Phaistos (sometimes spelt Phaestos, Faistos or Festos) is not as well known as Knossos. It was excavated by an Italian team at the same time as Arthur Evans was digging at Knossos. Evans was very good at what we now call public relations, and so Knossos made far more headlines. He also renovated many of the rooms, which makes them far more interesting for casual visitors.
In contrast, nothing in Phaistos remains above the ground floor. But what it may lack in restored features it makes up for in its location. The views of the surrounding countryside especially over the Messara plain are magnificent.
A palace with a view
Phaistos consists of two palaces. The first old palace was built around 1900 BC, and was destroyed by an earthquake in 1700 BC. The much larger new palace was then built, overlapping the old and extending to the east. The whole complex was then gutted by fire in 1450 BC.
As you approach the site by road and park your vehicle, you’d be forgiven for thinking there’s nothing much to see. The ticket office isn’t very inspiring, and the shop sells the usual tourist souvenirs. Going down the path you’ll see bits and pieces of the old Minoan town which lay close to the palace. The path takes you down to the West Court where you can see the west facade of the palace.
From the West Court you go up what is known as the Monumental staircase. This leads to some of the living apartments and large store complexes. As with all Minoan sites, large storage pots (pithoi) were used to store grain and oil. Seals made of clay were used to indicate ownership of the commodities stored. Over 300 different ones have been found.
This a the largest of the courts, and archaeologists believe it was situated so that Mount Ida could be seen to the north. There is a cave at Kamares which it is thought was important in the religious life of the Minoans.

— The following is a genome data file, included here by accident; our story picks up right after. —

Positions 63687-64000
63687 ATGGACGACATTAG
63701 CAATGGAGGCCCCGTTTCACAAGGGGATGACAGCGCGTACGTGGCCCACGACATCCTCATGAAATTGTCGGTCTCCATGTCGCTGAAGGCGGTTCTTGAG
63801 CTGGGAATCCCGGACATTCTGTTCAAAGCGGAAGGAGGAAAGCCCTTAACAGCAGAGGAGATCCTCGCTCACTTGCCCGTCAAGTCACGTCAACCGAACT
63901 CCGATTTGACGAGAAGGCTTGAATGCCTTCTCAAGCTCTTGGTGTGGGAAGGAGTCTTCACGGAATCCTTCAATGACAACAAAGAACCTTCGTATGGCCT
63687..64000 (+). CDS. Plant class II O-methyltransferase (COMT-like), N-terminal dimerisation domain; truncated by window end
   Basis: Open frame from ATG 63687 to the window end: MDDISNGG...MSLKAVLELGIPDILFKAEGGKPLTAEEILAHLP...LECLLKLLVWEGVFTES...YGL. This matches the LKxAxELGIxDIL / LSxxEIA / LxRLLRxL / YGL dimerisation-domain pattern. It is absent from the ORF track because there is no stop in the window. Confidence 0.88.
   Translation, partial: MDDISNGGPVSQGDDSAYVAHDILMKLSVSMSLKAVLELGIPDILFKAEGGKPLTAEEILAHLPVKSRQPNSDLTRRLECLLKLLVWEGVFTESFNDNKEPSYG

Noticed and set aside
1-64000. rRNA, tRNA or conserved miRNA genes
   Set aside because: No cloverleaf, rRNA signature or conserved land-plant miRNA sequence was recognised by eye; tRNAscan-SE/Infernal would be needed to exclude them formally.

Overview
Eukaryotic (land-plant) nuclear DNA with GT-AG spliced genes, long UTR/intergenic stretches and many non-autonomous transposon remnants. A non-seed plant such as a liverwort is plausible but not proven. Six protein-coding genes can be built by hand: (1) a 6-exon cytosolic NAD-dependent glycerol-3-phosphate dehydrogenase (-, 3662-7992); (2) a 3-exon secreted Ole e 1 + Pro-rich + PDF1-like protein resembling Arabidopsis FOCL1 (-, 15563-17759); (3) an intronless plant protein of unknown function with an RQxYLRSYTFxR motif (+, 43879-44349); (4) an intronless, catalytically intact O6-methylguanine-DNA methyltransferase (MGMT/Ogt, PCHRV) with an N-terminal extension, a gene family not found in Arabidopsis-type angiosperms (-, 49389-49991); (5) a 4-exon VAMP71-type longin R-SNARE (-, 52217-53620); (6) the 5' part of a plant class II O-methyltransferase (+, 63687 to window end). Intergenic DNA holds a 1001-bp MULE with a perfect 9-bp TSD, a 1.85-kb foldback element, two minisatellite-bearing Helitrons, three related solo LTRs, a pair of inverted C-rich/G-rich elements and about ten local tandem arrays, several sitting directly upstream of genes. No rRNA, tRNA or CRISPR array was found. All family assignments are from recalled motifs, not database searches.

The private palace living quarters lie to the north of the court, and you can see the drainage channel which lies along the side of the narrow passageway which lead to the rooms. Then you come to the North court, where the remains of a small garden have been found.
Further on from the North Court are some rooms dating from the time of the Old Palace. It was in one of these rooms that the famous Phaestos Disk was discovered. The disk is made from baked clay, and is covered on both sides in hieroglyphs. They are arranged in a spiral pattern. So far experts have been unable to decipher the strange signs.
Some experts say that there is simply not enough information to enable anyone to decipher the disk. If they had more of them they might have some success. Because of its size and the arrangement of the hieroglyphs, the suggestion has been made that the disk has some religious function. See new theory for interpretation advanced in 2021 that also links the disc with Aphrodite temple in Acrocorinth.
The disk may be seen at the National Museum in Heraklion and a photo seen on our page here.
Although not often mentioned, there is another important Minoan site on the west of the same hill where Phaistos lies. Because no one knows the name the Minoans called it, the site is named after a local church.
There is still some debate as to the function of this site. Because some very find frescos were found it is thought it might have been a villa for the ruling family. Three famous stone vases were also found here, and you can see them in the Archaeological Museum in Heraklion. They are known as the Boxer Rhyton, the Chieftain Cup and the Harvester Vase.
Another reason why it’s thought this was a luxury villa is the view. The structure is on a slope with wonderful views towards Mesara Bay. There is some evidence that the sea was once much closer to this hill, in which case the view would have been even better than it is today.
Time for a swim?
If you’ve had enough of ancient sites and old stones, why not go on south for a few kilometers to Matala? Lie on the beach, or have a swim. Take a look at the caves where the sixties’ hippies hung out…